In the Chambersburg, Pennsylvania, area, you can walk around with coins in your pocket that can be exchanged for goods and services at more than five dozen merchants. They say "Liberty" and "Trust in God" on the front, and on the back they claim a value of $20 or $50. They're made of silver, and they are neither produced nor endorsed by the federal government.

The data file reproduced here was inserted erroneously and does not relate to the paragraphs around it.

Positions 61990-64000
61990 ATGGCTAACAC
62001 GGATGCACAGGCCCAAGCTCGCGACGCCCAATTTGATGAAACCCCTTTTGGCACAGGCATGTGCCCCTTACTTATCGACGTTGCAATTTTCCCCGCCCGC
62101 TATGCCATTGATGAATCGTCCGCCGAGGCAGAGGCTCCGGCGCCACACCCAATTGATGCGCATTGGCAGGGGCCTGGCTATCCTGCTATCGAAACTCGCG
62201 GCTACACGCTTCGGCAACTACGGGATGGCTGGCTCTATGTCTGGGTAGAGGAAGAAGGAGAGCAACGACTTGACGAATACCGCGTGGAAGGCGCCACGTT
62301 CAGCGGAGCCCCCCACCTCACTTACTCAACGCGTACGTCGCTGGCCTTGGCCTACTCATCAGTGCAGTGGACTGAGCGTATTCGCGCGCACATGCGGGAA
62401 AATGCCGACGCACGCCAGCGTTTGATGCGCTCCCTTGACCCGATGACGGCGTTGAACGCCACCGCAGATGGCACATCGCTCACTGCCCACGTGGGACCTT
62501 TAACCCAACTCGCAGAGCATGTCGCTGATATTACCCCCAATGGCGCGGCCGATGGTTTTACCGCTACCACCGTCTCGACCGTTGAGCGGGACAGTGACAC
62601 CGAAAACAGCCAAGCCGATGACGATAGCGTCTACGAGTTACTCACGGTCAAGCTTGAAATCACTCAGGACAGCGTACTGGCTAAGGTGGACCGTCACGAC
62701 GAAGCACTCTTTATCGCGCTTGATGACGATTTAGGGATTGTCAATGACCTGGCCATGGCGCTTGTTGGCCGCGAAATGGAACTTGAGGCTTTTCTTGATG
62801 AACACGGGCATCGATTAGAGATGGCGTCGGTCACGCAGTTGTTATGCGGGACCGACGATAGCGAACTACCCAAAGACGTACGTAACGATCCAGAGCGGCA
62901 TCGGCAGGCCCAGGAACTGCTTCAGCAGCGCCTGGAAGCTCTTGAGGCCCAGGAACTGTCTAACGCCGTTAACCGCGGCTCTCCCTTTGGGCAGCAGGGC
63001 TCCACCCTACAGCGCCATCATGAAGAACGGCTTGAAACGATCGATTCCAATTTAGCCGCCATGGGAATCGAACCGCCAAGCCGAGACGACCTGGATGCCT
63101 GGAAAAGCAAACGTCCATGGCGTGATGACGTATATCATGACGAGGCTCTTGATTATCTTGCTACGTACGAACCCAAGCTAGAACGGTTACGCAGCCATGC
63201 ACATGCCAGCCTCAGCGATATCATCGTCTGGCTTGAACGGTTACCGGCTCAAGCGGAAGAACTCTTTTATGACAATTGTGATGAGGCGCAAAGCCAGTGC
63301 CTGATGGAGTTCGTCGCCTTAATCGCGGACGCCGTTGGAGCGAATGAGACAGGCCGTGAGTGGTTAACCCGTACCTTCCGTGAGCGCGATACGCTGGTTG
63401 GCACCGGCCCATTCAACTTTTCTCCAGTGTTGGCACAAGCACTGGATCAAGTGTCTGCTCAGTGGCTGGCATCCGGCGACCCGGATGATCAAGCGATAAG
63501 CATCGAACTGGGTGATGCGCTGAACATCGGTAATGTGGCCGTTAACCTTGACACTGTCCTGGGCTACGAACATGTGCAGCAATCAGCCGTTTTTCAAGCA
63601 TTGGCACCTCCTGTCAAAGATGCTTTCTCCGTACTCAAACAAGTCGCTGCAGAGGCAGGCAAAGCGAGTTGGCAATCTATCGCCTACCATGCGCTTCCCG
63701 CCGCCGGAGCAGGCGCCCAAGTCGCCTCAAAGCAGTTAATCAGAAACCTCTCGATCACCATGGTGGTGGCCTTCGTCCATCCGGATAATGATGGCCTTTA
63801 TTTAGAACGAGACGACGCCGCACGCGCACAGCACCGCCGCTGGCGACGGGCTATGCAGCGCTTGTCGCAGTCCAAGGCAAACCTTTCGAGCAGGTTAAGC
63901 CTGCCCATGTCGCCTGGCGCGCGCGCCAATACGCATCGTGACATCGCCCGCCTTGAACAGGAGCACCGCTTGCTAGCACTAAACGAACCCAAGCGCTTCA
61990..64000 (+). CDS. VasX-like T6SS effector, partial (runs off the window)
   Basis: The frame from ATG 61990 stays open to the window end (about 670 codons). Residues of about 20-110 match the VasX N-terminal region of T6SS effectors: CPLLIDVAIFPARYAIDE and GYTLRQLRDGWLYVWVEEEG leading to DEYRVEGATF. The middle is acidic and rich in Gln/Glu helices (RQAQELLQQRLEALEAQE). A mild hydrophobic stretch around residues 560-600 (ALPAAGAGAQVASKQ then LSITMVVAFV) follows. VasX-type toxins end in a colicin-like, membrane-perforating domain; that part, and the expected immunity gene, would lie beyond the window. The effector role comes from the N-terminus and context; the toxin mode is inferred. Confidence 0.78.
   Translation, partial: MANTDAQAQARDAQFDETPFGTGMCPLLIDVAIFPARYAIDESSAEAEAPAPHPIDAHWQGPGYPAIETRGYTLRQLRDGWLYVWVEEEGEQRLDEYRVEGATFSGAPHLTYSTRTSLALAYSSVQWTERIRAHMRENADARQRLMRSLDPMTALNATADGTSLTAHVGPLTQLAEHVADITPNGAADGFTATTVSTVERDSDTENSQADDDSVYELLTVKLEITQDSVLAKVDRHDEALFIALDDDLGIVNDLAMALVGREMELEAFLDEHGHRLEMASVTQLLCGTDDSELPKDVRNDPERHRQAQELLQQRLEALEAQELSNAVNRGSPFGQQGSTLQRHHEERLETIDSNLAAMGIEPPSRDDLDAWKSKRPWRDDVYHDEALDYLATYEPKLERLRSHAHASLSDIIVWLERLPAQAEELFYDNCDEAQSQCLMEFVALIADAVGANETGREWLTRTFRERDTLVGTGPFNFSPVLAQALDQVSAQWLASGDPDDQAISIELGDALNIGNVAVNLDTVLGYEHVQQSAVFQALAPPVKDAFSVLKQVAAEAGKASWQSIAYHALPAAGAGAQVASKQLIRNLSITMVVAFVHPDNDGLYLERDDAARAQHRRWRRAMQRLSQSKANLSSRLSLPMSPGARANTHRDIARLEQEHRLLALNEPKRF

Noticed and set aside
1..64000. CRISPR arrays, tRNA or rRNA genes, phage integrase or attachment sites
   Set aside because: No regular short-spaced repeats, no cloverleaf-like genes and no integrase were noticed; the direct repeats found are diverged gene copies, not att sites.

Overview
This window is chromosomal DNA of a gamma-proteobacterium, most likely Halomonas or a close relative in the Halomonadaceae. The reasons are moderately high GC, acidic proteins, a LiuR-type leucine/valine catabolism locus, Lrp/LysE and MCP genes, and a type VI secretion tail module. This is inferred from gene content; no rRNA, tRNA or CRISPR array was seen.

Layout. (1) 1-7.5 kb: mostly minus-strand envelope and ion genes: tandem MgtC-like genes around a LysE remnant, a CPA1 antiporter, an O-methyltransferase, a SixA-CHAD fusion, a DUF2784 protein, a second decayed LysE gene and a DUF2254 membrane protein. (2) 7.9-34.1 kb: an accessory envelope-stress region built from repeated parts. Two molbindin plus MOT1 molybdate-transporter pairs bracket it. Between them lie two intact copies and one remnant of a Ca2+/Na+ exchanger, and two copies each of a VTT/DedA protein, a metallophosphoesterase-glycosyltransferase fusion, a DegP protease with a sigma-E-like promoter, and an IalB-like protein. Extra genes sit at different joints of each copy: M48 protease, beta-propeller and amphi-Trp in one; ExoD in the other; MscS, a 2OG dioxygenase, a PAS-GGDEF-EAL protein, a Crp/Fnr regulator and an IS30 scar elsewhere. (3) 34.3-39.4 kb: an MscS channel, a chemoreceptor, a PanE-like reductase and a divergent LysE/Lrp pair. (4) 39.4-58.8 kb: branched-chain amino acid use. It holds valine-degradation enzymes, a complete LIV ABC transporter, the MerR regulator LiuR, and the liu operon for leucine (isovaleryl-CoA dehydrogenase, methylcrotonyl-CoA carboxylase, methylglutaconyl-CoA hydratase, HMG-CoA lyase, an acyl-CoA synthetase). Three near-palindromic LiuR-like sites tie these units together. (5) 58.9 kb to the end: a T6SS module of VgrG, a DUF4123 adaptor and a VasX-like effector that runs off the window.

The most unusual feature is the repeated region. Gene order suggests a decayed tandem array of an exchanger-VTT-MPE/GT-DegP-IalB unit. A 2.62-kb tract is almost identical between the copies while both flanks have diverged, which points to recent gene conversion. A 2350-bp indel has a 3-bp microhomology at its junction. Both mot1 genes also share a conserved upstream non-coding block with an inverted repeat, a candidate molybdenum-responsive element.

In Fairfield, Iowa, those same coins are accepted at more than 15 merchants, from Mexican restaurants to Radio Shack.
They're called Liberty Dollars, and they're part of a movement called "community currencies," or "alternative" or "competing" and "complementary" currencies. And with the economy seemingly getting worse each day, you're likely to hear a lot more about them.